A federal judge's ruling yesterday in a lawsuit involving sports artist Daniel Moore confirms our suspicion that UA currently is run by a bunch of blockheads. Senior U.S. Judge Robert Propst found that Moore's paintings of classic moments in University of Alabama football history did not violate trademark law.
You can imagine the pleasure we took from learning that Daniel Moore had shown UA administrators that the First Amendment indeed exists in Alabama.
Moore almost certainly is the most beloved artistic figure in Alabama, renowned for his paintings of iconic moments in the history of Crimson Tide football. One can only imagine how many living rooms and dens across the state are adorned with Moore paintings that capture, in stunning realism, classic plays from major UA victories on the gridiron.
The case attracted the attention of The New York Times in 2006.
Propst yesterday ruled in Moore's favor, and in doing so, the judge showed how weak the university's case was all along.
UA contended that Moore's paintings violated trademark law because they included football uniforms with the university's distinctive crimson and white colors. We're not making this up, folks. The University of Alabama actually claimed that Moore's paintings--of a public event--violated trademark law because they included accurate depictions of football uniforms.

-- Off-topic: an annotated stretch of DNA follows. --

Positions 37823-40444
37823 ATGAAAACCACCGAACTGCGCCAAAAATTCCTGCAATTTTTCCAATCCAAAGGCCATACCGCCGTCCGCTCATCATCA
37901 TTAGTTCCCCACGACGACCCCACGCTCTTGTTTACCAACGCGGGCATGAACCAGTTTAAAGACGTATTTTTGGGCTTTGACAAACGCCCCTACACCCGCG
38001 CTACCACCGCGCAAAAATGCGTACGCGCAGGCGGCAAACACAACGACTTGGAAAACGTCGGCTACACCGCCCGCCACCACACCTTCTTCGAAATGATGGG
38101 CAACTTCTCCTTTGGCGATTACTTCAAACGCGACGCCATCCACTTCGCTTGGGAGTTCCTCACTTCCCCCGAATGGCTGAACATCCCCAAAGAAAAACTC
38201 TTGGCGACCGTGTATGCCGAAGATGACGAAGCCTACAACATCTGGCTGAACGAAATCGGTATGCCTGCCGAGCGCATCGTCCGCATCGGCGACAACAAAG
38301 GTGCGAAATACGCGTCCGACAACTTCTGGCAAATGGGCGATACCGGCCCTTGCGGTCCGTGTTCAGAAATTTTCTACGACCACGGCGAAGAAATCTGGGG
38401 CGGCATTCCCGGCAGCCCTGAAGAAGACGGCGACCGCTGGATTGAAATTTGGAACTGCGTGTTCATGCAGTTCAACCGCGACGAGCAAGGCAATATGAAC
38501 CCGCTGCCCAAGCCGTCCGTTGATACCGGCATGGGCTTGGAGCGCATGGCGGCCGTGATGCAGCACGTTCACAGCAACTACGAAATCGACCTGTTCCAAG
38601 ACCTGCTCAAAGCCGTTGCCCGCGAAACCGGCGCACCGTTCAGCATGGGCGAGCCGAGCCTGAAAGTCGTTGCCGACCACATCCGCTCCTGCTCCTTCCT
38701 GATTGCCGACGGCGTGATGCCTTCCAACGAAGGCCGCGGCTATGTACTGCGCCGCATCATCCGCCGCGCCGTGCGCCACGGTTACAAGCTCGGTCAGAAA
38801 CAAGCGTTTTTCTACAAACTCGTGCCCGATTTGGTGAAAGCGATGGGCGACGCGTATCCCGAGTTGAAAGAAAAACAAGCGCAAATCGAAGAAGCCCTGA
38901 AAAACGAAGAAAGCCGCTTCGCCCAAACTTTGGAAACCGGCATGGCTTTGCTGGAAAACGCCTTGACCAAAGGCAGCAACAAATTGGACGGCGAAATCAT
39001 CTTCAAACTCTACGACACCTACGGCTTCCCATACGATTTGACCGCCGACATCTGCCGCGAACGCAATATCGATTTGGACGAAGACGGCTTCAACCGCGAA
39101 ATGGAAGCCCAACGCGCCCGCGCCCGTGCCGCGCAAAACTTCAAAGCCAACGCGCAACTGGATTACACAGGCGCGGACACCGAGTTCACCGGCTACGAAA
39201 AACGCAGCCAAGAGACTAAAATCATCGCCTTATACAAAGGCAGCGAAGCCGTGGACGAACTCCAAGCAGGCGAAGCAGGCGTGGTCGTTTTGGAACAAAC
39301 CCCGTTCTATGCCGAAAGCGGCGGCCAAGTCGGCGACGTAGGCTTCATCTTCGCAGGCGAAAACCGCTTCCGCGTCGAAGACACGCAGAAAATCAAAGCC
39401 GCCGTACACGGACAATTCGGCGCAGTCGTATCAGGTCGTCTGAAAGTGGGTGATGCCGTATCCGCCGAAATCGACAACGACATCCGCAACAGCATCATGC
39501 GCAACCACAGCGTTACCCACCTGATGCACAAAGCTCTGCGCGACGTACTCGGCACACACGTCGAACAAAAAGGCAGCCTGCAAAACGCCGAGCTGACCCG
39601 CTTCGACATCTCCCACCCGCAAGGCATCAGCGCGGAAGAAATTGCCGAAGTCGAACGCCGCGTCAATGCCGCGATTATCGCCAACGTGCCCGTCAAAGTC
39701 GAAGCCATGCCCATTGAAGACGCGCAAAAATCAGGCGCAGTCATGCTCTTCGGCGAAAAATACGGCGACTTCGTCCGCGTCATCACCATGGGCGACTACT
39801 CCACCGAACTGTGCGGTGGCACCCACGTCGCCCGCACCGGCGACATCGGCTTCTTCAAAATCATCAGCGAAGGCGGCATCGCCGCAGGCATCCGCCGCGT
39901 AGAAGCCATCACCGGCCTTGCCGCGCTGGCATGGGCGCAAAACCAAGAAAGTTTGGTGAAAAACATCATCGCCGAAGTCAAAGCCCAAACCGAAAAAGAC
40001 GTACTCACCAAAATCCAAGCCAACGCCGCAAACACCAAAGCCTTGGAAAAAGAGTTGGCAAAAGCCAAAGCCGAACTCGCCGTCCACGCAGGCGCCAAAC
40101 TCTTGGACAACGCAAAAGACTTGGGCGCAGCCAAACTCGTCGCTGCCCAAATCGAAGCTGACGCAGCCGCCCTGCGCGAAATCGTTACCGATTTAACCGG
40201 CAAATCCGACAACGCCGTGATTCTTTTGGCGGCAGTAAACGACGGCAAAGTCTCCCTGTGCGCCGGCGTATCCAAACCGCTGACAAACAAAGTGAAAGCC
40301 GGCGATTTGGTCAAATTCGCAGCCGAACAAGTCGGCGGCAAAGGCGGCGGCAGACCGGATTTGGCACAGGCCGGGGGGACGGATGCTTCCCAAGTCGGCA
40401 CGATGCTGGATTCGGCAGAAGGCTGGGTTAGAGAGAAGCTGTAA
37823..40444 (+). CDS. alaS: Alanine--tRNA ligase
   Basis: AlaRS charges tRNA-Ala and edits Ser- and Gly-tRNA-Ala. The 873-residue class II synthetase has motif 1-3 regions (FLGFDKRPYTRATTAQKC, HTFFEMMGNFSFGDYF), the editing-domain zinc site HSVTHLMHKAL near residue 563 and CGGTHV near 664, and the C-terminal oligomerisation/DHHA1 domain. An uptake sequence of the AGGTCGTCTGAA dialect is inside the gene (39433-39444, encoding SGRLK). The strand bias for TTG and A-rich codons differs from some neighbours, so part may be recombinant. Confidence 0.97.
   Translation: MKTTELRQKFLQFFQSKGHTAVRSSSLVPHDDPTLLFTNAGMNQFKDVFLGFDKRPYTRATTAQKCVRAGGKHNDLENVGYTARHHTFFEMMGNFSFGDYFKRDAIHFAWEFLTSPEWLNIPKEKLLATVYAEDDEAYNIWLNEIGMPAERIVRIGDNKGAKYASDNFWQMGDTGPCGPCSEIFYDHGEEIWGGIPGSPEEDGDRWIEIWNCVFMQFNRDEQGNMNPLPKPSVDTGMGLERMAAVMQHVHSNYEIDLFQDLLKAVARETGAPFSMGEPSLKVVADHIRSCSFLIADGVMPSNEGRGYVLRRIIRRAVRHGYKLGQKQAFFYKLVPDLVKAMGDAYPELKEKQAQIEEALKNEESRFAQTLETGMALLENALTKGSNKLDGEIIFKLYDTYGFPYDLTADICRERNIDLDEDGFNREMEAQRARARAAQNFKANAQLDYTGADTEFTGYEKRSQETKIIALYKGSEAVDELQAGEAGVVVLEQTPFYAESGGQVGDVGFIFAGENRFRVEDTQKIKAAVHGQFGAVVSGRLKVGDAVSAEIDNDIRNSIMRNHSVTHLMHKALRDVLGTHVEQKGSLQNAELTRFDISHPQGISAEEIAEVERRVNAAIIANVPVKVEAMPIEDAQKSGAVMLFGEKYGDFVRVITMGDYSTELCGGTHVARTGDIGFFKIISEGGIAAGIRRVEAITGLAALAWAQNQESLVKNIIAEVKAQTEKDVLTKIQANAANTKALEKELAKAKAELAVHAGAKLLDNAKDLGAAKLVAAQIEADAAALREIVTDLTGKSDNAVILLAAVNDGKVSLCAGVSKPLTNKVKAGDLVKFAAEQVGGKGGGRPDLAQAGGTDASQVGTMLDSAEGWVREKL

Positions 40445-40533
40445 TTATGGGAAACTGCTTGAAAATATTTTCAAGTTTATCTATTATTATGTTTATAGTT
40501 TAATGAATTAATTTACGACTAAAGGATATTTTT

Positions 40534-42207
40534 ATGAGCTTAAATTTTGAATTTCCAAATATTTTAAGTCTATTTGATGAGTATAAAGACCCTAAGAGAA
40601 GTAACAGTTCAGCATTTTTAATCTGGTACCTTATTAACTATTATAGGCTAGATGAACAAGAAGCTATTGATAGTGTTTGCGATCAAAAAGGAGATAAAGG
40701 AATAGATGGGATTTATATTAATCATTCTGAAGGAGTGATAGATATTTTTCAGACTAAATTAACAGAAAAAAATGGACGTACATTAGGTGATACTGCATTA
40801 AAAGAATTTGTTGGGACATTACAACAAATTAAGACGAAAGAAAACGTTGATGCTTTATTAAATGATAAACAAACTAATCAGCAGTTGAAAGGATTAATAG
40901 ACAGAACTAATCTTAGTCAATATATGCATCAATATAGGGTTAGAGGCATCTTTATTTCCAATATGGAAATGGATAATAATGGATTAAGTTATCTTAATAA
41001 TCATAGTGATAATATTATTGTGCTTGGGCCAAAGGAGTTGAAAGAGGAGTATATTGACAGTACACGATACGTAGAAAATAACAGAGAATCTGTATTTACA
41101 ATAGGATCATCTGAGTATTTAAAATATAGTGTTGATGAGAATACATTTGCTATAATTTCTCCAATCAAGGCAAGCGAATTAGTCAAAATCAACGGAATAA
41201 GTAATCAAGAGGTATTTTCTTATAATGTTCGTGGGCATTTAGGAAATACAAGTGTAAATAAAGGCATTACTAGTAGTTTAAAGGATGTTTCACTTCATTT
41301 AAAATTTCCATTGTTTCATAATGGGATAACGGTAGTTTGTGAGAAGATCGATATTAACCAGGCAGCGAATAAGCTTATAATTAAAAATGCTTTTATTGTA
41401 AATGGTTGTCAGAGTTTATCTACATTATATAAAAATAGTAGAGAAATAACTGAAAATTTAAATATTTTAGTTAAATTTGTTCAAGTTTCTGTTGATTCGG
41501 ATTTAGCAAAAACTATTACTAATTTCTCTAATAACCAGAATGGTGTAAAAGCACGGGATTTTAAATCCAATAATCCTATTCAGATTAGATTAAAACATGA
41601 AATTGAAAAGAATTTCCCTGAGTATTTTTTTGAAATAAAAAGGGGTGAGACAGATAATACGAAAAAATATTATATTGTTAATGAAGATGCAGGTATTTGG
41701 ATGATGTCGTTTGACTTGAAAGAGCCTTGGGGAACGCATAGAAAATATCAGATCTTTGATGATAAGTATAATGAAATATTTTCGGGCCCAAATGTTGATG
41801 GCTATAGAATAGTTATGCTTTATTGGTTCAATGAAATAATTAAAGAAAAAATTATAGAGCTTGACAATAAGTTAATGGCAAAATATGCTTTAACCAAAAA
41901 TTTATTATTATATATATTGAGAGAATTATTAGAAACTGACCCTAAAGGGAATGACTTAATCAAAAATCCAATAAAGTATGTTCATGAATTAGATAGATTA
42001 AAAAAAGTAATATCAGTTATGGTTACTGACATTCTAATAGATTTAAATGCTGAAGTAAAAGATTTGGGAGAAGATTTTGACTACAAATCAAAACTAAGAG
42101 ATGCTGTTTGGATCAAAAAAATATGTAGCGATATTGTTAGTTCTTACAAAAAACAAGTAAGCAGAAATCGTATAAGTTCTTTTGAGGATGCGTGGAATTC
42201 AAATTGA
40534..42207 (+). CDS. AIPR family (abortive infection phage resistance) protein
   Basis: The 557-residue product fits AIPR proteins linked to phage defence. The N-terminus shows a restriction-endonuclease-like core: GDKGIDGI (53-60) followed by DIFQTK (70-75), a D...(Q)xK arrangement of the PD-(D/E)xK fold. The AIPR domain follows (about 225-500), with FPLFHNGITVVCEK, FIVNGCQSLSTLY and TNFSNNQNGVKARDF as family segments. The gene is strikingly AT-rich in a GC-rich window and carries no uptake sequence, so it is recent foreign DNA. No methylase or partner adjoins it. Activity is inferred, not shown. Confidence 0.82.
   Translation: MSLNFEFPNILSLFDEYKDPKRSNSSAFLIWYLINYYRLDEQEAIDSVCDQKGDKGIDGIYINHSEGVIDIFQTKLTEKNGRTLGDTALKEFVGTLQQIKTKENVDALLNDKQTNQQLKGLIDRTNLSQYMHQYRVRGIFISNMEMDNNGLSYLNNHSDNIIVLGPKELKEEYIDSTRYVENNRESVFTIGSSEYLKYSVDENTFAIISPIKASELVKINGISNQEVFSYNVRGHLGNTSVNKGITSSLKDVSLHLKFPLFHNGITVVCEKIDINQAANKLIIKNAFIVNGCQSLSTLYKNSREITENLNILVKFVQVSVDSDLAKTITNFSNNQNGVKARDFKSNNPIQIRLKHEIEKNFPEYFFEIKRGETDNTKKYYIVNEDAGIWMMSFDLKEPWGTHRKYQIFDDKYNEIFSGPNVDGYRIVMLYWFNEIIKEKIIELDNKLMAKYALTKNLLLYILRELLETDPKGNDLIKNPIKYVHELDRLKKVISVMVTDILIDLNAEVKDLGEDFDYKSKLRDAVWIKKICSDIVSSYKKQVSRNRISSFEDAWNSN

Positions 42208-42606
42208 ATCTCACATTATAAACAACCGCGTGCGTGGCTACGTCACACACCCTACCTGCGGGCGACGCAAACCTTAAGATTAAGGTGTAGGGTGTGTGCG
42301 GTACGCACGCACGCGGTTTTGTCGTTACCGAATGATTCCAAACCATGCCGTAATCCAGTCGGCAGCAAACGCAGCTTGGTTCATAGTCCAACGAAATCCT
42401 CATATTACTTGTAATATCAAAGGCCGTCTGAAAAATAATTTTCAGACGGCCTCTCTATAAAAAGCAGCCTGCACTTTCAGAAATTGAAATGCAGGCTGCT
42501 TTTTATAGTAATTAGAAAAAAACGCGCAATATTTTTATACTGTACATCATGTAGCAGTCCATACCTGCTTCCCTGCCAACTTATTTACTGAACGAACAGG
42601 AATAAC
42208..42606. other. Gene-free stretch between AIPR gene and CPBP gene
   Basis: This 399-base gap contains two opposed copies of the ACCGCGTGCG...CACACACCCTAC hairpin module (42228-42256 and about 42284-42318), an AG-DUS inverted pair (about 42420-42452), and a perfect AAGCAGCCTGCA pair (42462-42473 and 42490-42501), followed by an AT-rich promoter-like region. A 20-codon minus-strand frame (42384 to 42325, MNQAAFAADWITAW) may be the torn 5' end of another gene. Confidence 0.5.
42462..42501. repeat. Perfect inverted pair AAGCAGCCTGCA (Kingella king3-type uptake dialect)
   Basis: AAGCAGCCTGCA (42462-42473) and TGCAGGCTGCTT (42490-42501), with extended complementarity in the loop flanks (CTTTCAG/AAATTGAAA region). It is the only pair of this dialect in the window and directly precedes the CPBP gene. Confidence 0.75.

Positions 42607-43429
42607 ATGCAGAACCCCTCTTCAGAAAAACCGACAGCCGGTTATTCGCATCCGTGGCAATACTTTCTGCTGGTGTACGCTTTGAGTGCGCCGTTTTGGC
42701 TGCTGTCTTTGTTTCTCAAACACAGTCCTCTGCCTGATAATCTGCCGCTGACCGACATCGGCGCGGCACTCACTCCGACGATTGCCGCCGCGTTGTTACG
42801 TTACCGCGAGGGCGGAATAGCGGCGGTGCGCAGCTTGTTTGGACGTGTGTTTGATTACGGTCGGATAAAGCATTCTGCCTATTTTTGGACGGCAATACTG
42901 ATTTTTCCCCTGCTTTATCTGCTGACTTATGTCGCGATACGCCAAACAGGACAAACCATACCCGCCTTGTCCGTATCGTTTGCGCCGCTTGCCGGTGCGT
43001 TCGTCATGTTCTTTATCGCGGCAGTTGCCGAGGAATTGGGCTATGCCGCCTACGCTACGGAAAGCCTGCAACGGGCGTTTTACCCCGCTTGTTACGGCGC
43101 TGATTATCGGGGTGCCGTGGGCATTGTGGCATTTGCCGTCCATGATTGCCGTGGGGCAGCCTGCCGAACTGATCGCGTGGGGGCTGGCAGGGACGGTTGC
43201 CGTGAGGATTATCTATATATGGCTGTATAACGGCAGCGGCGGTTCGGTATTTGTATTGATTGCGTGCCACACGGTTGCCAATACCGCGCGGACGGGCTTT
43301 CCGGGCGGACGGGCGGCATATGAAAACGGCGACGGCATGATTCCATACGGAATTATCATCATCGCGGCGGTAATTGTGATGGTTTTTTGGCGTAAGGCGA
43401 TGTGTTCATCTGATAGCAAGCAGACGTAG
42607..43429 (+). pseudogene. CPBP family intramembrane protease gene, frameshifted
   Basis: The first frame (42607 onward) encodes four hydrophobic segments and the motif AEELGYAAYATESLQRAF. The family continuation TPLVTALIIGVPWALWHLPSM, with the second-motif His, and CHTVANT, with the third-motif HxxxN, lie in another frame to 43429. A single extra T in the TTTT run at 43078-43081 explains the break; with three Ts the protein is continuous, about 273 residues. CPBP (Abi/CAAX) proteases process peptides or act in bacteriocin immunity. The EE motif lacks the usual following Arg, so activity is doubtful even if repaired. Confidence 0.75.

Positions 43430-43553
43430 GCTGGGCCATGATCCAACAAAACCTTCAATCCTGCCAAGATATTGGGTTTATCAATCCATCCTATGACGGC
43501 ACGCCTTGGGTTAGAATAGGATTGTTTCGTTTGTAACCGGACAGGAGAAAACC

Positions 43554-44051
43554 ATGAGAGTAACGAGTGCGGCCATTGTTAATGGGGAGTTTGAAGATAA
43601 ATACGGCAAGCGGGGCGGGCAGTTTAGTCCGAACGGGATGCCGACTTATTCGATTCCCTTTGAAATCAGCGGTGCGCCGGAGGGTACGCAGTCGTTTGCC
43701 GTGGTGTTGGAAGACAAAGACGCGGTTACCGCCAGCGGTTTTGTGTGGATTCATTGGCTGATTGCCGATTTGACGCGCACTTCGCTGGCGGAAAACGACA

Is the University of Alabama just a little bit full of itself? Yes. Was the university's lawsuit against Daniel Moore full of elephant droppings from the outset? Yes. And Judge Propst, in so many words, said so yesterday.
According to the Tuscaloosa News, Propst rejected UA's argument that its football uniforms and color scheme are iconic enough to trump First Amendment rights in fine art:
"This court concludes that the depiction of the uniforms in the paintings is incidental to the purpose and expression of the paintings; that is, to artistically depict and preserve notable football plays in the history of University of Alabama football," Propst wrote in his memorandum opinion.
Propst even provided a brief history of sports uniforms. Wrote The Birmingham News:
Propst said in his opinion that crimson was first used by Harvard so spectators could distinguish Harvard's crew team from others in 1858.
Propst listed college teams such as Indiana, Kansas, Washington State, Oklahoma, and Utah who wear crimson in their uniforms.
"Cornell has been known as the 'Big Red' for many years," Propst wrote. Other college teams such as Arkansas, Arkansas State, and Rutgers wear a variation of red, Propst said.
"Not to mention the Kansas City Chiefs," he added.
The brilliant minds who run the University of Alabama spent well into the six figures to argue matters about uniform colors. Reasonable people, if any existed at UA, should have seen that they never had a case: